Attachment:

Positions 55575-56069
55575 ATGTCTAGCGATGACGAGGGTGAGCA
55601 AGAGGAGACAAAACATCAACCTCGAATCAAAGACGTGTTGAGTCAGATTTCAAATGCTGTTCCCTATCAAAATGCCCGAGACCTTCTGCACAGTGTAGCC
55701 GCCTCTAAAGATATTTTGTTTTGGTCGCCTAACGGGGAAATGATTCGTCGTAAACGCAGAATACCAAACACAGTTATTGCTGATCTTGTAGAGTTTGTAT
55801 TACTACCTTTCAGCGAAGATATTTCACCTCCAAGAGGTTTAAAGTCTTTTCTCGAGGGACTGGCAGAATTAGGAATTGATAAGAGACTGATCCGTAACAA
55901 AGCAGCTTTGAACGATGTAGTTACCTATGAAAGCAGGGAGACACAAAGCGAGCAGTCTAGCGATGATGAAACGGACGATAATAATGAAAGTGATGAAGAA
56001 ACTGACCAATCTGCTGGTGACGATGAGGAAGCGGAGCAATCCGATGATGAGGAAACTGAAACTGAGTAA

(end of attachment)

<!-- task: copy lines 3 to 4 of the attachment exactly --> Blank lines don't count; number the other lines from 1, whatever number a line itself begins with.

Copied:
55601 AGAGGAGACAAAACATCAACCTCGAATCAAAGACGTGTTGAGTCAGATTTCAAATGCTGTTCCCTATCAAAATGCCCGAGACCTTCTGCACAGTGTAGCC
55701 GCCTCTAAAGATATTTTGTTTTGGTCGCCTAACGGGGAAATGATTCGTCGTAAACGCAGAATACCAAACACAGTTATTGCTGATCTTGTAGAGTTTGTAT